The rebound on stimulus hopes loses momentum. Brent < $30
A bigger picture is starting to emerge of how governments are responding to the pandemic, and that in itself offers some needed certainty. Authorities are trying to balance economically damaging travel restrictions and social distancing rules with cheap loans for businesses and some relief to households.
Stock markets managed to finish positively on Tuesday amid a flurry of new fiscal stimulus measures. Gold closed substantially higher, too, so the moves in the stock market are partly just a rebound from oversold levels that can easily reverse.
The FTSE 100 tuned higher on the prospect of new financial measures from Chancellor Rishi Sunak. Other European benchmarks, including Spain’s IBEX 35, reacted positively to a massive new 200 billion euro stimulus in Spain.
The rebound seems to be losing momentum as of Wednesday. The magnitude of the pandemic is outweighing stimulus hopes.
Concerning short term investors psychology, you know that no government policy can stop the fallout from the coronavirus, so you’re not ready to buy, but if the blow can be cushioned a little, you’re not in quite such a panic to sell.
The EU now agrees to close its external borders. It smacks of the closing the gate after the horse has bolted. Italy was and continues to be the biggest fear factor inside Europe. The number of coronavirus cases in Italy shot up to 31,506 from 27,980 yesterday, up 12.6%.
Sunak described a massive new UK stimulus as unprecedented, and it is. The UK Treasury will offer £330 billion in loan guarantees and will buy commercial paper to help businesses weather the storm. Affected households will have tax relief and a mortgage holiday. We just have doubts about whether any government can execute complicated measures in time when the support is needed ASAP. That’s why helicopter money is gaining traction.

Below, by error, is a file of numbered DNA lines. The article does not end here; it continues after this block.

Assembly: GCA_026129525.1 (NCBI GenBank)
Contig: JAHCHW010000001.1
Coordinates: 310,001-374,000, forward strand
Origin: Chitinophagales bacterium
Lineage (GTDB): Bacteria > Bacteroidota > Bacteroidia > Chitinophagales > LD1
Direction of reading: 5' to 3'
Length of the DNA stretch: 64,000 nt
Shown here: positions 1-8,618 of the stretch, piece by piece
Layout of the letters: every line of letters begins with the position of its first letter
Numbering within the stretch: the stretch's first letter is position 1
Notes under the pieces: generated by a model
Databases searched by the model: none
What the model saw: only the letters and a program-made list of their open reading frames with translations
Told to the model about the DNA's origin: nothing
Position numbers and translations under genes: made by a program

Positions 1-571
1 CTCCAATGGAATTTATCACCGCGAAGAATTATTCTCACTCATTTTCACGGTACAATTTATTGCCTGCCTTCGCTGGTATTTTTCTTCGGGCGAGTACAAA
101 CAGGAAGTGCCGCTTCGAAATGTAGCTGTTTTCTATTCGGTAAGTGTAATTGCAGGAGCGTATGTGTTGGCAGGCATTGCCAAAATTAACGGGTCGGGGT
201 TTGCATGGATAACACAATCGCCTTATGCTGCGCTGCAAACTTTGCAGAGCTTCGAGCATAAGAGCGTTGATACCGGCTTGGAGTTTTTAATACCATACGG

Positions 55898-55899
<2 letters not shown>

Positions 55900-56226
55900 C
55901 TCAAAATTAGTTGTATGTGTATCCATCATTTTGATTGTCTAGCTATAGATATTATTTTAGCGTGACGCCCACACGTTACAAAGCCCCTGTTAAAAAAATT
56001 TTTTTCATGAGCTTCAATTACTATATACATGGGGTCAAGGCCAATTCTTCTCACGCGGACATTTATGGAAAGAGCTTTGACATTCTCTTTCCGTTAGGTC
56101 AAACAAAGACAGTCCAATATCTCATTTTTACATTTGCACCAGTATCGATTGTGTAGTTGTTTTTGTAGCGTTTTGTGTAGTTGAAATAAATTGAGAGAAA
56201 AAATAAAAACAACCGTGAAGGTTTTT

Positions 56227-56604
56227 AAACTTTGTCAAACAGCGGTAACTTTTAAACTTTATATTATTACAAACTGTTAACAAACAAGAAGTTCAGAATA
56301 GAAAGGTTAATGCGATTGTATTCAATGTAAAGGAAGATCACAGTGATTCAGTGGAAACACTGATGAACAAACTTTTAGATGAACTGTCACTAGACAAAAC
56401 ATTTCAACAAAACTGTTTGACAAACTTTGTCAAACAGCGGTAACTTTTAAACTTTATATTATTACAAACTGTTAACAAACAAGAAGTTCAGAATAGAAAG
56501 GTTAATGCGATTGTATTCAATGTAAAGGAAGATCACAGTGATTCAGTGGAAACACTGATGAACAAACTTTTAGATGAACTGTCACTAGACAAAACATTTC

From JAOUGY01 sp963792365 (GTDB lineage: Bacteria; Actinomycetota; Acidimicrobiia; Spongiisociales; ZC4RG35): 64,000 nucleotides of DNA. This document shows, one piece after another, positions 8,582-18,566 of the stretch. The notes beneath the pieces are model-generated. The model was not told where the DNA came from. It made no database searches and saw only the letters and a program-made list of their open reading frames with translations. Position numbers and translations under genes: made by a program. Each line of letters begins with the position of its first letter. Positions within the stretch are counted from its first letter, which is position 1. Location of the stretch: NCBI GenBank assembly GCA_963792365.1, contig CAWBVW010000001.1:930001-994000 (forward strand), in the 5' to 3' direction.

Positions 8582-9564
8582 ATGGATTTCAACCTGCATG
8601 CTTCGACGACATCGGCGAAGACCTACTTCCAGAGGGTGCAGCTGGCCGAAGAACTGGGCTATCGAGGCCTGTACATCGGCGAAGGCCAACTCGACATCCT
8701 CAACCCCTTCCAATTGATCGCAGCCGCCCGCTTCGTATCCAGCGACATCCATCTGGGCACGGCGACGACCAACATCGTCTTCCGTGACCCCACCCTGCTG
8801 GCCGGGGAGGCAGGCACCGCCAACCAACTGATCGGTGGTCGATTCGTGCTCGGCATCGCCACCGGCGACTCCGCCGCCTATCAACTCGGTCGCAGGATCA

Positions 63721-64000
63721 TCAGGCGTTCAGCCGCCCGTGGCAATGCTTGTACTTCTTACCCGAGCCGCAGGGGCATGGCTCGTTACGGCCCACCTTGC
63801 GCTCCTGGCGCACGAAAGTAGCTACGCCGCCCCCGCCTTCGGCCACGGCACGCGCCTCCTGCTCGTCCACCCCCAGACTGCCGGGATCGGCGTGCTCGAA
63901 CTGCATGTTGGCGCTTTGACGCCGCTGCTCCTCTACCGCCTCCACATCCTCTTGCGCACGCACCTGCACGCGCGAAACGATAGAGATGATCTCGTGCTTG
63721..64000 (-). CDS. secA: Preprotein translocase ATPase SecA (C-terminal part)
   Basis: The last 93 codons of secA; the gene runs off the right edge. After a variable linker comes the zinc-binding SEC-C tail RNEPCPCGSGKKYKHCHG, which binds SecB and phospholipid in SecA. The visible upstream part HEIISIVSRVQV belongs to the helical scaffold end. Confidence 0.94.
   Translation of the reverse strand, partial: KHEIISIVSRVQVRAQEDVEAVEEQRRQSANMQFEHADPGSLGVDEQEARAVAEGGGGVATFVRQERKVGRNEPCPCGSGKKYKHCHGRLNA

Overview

The White House is proposing a $1 trillion emergency stimulus because US unemployment could hit 20%. New York City coronavirus cases have risen by 300 in a day, and we’d expect the numbers are going to shoot up as the US expands testing. The Las Vegas strip is shutting for 30 days. Markets like the solution but not the reason for the stimulus.
The dollar had a blockbuster day across forex markets. The prospect of direct cash payments to Americans is dollar-positive because it doesn’t involve outright currency debasement like quantitative easing. QE is printing money to buy government bonds, while the cash payments as touted so far would be funded by government debt. If the cash payments were to be funded by central banks printing the money out of thin air, that’s helicopter money and should be a negative force on the currency.
GBPUSD is back to its post-Brexit low near 1.20, EURUSD slid over 200 pips below 1.10, and notably, AUSD fell below 0.60 for the first time since 2003.
Brent crude oil is back below $30 per barrel on Wednesday. After consolidating for a week, the breakout in oil looks to be to the downside. The sheer size of the demand shock without OPEC intervention means another jolt south in oil prices seems more likely than not.
FTSE set to open 228 points lower at 5066 DAX set to open 393 points lower at 8546 S&P 500 to open 122 points lower 2407.